Wild strawberries also have a way of weaving ancient traditions – hunter / gatherer – into the present. Their season is early summer. I spend a great deal of time amongst swarms of black flies, mosquitoes and wood ticks while harvesting leaves for tea. It is worth the unpleasantness of being in their midst; one learns to adapt. And the berries were mostly an onsite, refreshing treat; not something that I was able to gather in vast quantities for batches of anything other-worldly in my kitchen. Some years are better than others for this. I did have enough now and then for embellishment and a few scrumptious desserts. They are smaller and by far sweeter than domestic or commercially grown strawberries. They are real in every sense.

I am not certain why the black raspberries were so abundant here this season. I spoke with the berry man down the road and he complained that his black raspberry crop was scarce. He and I are not similar. The berries here are completely wild and organic. While his berries look beautiful and grow like crazy, he uses commercial fertilizers and I couldn’t get him to come clean about pesticides. I did mention it as we were engaged in the art of intelligent, polite conversation. I judge not. However, I am vigilant about my commitment to organics and support that way of being.

Something else that goes with berries and not to be overlooked is fresh rhubarb. I make my grandmother’s (the other MaryJane’s) strawberry rhubarb jam and pies. This mélange of sweet and tart was one of my father’s favorites. By frequently cutting rhubarb, staying in line with its growth; the plant will continue to flourish. If you let it go to seed; you’re done for the season.

In the past, I have had great success with elderberries, again using different parts of the plant for various medicinal purposes in both tea and tinctures. The berries are most famous for wine, which I have not made yet and am not leaning in that direction (I am hopelessly in love with dandelion wine). I have made elderberry jam, which was unique and flavorful but I am uncertain if I will do that again right away. I am more interested in the medicinal properties at this time.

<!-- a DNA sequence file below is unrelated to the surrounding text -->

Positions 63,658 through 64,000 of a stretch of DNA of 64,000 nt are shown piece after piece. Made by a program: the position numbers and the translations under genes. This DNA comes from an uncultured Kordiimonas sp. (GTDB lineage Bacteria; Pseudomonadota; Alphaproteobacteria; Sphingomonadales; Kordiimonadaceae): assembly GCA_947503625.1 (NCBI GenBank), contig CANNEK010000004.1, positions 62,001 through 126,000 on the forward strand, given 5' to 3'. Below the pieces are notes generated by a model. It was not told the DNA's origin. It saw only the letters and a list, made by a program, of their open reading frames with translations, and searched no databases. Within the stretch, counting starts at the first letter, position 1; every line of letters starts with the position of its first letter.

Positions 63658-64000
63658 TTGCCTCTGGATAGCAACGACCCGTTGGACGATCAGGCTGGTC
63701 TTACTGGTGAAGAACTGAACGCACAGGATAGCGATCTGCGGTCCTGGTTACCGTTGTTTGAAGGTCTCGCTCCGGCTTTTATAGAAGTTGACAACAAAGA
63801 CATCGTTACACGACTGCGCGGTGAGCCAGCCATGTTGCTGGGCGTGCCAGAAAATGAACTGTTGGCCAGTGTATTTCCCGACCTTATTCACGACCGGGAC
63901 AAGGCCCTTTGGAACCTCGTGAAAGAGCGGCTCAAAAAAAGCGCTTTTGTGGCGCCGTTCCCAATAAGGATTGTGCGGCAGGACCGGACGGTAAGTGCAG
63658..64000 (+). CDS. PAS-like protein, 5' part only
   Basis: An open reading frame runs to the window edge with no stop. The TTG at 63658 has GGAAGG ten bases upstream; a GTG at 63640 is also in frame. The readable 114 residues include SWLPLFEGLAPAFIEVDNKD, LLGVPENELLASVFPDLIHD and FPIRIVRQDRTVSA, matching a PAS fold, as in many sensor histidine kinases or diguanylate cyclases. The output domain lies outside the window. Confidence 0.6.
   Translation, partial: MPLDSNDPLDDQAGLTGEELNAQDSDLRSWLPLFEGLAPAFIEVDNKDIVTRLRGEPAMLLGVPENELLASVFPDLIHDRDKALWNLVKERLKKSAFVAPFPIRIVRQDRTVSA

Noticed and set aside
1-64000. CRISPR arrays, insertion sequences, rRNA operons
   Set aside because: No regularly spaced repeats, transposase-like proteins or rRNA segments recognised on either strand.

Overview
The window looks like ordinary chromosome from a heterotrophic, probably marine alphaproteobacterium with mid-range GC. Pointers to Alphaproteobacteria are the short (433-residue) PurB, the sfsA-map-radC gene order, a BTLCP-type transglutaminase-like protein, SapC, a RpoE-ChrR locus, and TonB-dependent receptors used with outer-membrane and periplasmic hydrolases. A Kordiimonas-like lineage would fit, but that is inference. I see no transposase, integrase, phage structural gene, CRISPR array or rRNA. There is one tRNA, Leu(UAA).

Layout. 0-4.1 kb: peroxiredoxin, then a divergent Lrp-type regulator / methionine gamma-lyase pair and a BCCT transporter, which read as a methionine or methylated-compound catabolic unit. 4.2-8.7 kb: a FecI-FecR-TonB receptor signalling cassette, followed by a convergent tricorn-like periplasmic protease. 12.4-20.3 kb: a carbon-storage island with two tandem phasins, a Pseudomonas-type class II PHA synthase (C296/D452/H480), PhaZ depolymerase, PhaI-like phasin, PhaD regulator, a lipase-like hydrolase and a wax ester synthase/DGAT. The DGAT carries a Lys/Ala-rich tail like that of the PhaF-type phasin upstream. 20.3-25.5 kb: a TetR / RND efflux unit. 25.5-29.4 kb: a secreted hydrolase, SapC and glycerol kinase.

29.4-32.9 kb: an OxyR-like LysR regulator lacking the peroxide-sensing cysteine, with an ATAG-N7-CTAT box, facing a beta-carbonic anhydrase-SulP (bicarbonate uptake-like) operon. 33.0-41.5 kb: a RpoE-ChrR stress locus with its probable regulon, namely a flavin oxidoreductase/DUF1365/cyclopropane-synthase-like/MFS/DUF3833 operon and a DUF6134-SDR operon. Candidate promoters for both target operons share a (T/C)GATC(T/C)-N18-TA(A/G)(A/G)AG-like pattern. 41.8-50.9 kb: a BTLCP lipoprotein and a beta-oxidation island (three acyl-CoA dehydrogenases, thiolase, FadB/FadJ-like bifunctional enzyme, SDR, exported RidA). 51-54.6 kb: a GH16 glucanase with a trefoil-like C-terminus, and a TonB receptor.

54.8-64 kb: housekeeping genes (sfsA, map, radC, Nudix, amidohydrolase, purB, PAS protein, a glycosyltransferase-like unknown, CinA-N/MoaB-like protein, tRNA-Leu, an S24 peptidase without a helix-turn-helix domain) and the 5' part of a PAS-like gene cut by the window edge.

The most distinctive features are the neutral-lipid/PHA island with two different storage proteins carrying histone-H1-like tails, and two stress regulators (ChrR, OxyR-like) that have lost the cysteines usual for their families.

There are many elderberry trees on the property that have yielded a good crop until this season. I am still learning about the effects of the weather, which has been a bit severe and less consistent than usual. There is also the probability that there have been more animals and birds consuming the berries. Each season is filled with lessons as well as potential.

Tomorrow is a blackberry day. I will check to see if they are perfect for plucking and if it is time, will fill my baskets.

In the meantime I continue to preserve everything from the vegetable garden, staying aligned with the harvest and the souls of all who came before me. I celebrate a plethora of vegetables through creations that will delight all and in the depths of winter, summon the taste, brilliance and greenness of past seasons.

The thing about berries is that their sweetness is never ending. From stalk to leaf, flower to fruit, plucking to basket and then into the ultimate palatable creation or simply in solitary; it remains a miracle in itself. Paradise reclaimed.
Journal: Bittersweet